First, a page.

A method for forming individual insulation batts in multiple lanes is disclosed in co-pending U.S. patent application Ser. No. 10/690,295, filed Oct. 21, 2003, titled “Separable Fibrous Insulation;” subsequently published as U.S. patent application Publication No. 2005-0081481, the entirety of which application is incorporated by reference herein.

Strips 10 may have a height “H” of about 1-inch to provide a desired ventilation passage 14 of a desired size between the roof 2 and the blanket 8.

Although the embodiment described in relation to FIG. 1 shows a pair of strips 10, it will be appreciated that any appropriate number of strips may be provided, as desired. Thus, where wider insulation batts 8 are used, such as those having 23-inch widths, it may be appropriate to provide a third support strip between the pair of strips 10. In one embodiment, all three strips 8 are parallel to each other, and the third strip 10 is disposed at about the longitudinal centerline of the insulation blanket 8.

It is noted that both the strips 10 and the insulation blanket 8 may be made from substantially compressible materials such as sponge-like, fibrous or foam materials, thus allowing them to be compacted for packaging and storage. When they are removed from the package at the work site, they may quickly return to substantially their original shape and size, e.g., by resiliently returning to their prepackaged shape and size.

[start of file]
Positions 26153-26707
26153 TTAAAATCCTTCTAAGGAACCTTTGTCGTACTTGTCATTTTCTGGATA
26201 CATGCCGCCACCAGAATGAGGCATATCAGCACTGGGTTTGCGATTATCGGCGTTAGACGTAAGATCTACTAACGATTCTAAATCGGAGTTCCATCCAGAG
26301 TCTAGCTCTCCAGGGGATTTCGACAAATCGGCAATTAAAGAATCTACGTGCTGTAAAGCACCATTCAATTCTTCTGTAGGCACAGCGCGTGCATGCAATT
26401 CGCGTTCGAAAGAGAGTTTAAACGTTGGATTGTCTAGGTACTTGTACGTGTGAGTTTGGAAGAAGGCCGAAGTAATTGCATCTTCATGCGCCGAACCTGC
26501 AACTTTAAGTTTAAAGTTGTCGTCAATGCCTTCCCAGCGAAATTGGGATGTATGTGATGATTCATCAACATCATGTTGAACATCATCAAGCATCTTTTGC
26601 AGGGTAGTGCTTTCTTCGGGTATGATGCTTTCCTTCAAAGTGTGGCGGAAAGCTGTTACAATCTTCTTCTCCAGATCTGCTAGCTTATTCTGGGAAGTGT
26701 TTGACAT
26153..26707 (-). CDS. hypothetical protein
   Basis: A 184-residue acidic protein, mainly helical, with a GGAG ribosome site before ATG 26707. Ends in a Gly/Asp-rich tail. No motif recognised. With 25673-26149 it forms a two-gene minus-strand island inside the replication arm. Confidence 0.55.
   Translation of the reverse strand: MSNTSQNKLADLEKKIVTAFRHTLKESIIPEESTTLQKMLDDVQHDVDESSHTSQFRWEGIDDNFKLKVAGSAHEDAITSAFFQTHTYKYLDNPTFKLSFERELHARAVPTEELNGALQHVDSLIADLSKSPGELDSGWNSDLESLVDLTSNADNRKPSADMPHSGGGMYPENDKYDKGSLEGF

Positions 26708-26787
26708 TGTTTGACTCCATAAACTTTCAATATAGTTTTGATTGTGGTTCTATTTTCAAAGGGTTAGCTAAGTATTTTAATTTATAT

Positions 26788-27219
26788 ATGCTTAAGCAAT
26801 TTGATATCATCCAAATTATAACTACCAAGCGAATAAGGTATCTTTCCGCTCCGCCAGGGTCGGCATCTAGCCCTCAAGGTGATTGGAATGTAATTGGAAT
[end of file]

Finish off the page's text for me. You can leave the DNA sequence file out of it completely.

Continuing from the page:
As will be appreciated, the present design simplifies manufacture and packaging/shipping as compared to standard pre-formed molded vents. Since the insulation blanket 8 engages the inside of the associated rafters, additional means for securing the strips 10 are unnecessary. In use, the installer can simply unpack the batt 1, allow the blanket 8 and the strips 10 to regain their shape, place the batt 1 between a targeted pair of rafters and press upward until a slight resistance is felt when the strips 10 have engaged the attic side 12 of the roof. The upper surface 13 of the insulation blanket 8, thus installed, forms a ventilation passage 14 between the attic side 12 of the roof 2 and the upper surface 13 of the blanket 8 to provide the desired ventilation path.

As an additional advantage, the present design will not cause moisture buildup in the insulation blanket 8 as some current solid vent panels can. In normal use, moisture from the attic space 19 can pass through the attic drywall and accumulate in the insulation blanket 8. Current solid vent panels may cover a large portion of the upper surface 13 of the insulation blanket 8, thus hindering the passage of moisture from the blanket into the ventilation passage 14. By contrast, the strips 10 of the present design cover only a small portion of the upper surface 13 of the blanket 8, and thus moisture can freely move from the blanket 8 into the ventilation passage 14 where it can then be carried out the roof vent or attic roof fan at the peak 16 of the roof.

Accordingly, it should be understood that the embodiments disclosed herein are merely illustrative of the principles of the invention. Various other modifications may be made by those skilled in the art which will embody the principles of the invention and fall within the spirit and the scope thereof.